A key aim of our No One You Know anthology is to introduce readers to poems that are admired by the poets who have chosen them and need to be more widely known. If you like the sound of that idea and would like to read No One You Know then please visit our Unbound webpage here and pledge some funds – no matter how small - to speed this new anthology into publication. In our occasional updates, we are exploring anthologies we have enjoyed and that have had an impact on us....
It was early June 1983. The last paper of Finals was over. I went straight to the campus bookshop, bought a copy of The Penguin Book of Contemporary British Poetry, lounged on the grass in glorious dappled sunshine outside the university library and devoured it.
Why? Because in those days English degrees – or at least the one offered at Nottingham – rarely included contemporary poets. Sylvia Plath and Philip Larkin were the only exceptions and, even then, only in the last weeks of the course. Okaythere had been poetry – plenty of The Pearl and Sir Gawain and the Green Knight, far too much of The Faerie Queene and Wordsworth and, most memorably, the wonderful Louis MacNeice’s ‘Snow’, discussion of which filled an extraordinary seminar hour skilfully led by Ron Carter as snowflakes brushed across his office window. But our degree reading lists reflected the attitude that you could not hope to pass critical judgement until it was possible to survey all of a writer’s work after their death. Therefore, the poets and poems studied were pinned down, catalogued artefacts, butterflies under glass rather than living, sentient, elusive beings.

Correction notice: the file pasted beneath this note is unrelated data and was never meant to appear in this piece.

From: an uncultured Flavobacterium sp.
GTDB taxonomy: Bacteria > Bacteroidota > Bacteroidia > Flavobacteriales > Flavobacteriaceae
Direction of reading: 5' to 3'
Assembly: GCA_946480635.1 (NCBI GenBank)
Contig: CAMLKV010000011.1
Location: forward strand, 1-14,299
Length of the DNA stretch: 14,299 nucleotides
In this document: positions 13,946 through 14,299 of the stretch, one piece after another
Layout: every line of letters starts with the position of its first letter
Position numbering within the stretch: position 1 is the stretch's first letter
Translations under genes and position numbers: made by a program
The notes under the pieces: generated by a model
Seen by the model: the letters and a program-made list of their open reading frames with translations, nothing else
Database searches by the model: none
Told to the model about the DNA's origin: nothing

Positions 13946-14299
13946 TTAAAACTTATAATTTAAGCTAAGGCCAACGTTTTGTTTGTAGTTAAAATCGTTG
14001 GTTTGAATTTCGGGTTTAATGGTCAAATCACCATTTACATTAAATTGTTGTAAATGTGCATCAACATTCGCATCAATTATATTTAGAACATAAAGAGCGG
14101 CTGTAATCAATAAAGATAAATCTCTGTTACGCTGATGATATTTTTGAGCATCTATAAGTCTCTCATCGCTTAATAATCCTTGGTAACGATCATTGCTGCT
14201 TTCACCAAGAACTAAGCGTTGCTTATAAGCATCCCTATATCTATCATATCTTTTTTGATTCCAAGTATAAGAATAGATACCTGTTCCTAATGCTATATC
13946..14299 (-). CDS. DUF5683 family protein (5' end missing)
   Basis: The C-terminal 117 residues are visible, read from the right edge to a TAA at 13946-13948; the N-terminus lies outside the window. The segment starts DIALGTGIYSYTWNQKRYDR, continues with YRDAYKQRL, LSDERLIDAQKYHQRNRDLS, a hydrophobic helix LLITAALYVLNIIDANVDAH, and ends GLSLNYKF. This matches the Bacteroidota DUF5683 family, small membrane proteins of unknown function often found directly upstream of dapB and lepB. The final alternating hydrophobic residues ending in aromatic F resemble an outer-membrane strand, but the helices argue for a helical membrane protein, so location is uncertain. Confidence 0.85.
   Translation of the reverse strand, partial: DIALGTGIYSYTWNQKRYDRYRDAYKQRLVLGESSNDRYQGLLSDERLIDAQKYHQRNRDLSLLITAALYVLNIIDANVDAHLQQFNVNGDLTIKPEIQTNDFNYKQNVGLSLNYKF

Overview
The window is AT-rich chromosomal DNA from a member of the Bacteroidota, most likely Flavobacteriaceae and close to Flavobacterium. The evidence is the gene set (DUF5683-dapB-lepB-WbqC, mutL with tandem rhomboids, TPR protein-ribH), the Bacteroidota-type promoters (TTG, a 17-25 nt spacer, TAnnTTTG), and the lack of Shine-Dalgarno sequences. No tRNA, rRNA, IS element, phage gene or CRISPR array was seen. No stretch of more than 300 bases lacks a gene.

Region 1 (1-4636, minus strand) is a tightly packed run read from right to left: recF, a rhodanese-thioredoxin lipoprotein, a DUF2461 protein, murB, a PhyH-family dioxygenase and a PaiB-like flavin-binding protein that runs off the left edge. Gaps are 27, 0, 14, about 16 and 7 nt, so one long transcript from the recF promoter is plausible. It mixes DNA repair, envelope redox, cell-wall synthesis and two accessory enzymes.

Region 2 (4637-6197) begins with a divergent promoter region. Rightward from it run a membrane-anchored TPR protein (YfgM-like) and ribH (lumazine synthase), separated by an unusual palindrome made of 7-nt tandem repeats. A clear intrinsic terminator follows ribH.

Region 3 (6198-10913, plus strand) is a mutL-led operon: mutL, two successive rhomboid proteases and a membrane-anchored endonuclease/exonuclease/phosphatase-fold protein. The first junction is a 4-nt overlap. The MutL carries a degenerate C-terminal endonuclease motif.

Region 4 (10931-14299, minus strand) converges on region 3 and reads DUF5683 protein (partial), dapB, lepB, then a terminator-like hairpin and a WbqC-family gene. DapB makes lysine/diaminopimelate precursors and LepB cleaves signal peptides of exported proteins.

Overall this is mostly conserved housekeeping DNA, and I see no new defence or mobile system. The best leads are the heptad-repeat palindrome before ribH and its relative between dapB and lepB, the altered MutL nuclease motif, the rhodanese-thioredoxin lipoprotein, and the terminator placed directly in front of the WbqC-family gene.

Why did I buy a poetry book? Because buying poetry has been in my blood since the first book token popped out of a birthday card. I am a huge fan of libraries, and still use them weekly, but owning a poetry book, being able to return to it to dip in, read, make new discoveries or visit old favourites whenever the fancy takes you was, and still is, an entirely different experience.
Why did I buy this book? I’d had my eye on the new Penguin anthology for months. Its cover painting, by Michael Andrews, of a balloon drifting across an empty beach, lapped by calm blue sea beckoned me with its sense of release and new territory. I promised myself I would buy it once I could give it the attention it seemed to deserve.
Why did I do this? Because finally, with exam shackles removed, I felt free to dip into the unknown once more, an unknown which was much more of my choosing. The Penguin Book of Contemporary British Poetry, edited by Blake Morrison and Andrew Motion, is described on its back cover as ‘a brilliant new landmark in anthologies of modern poetry’. It opened a door for me to many poets whose single author collections I would go on to read or whom I would hear performing at Beeston Poets. It introduced me to poems that I would select for my personal teaching anthologies. This was where I first read Carol Rumens’ work – her defiant yet haunting explorations of a father-daughter relationship, including ‘A Poem for Chessmen’. I was intrigued by Paul Muldoon’s ‘Why Brownlee Left’ and Jeffrey Wainwright’s chilling five part ‘1815’. Craig Raine’s ‘A Martian Sends a Postcard Home’ quickly became one of my essential classroom poems for encouraging young writers to experiment with metaphor and capture the mystery of the familiar. Fleur Adcock, Douglas Dunn, Tony Harrison, Seamus Heaney and Medbh McGuckian’s poems were constantly revisited. They all offered me different things: possible new ways to write about domestic situations, pain, loss, the worlds of work and nature. Looking back, particular lines and particular poets strike me differently now:
‘…I stand almost intact,/ giddy with freedom, not with pain’ from 'The Soho Hospital for Women' by Fleur Adcock
‘My poems thicken in the desk’ from ‘Next Day Hill’ by Medbh McGuckian.
Over time, these once unknown poets and poems have become much more known to me. I would never want to be without this anthology.
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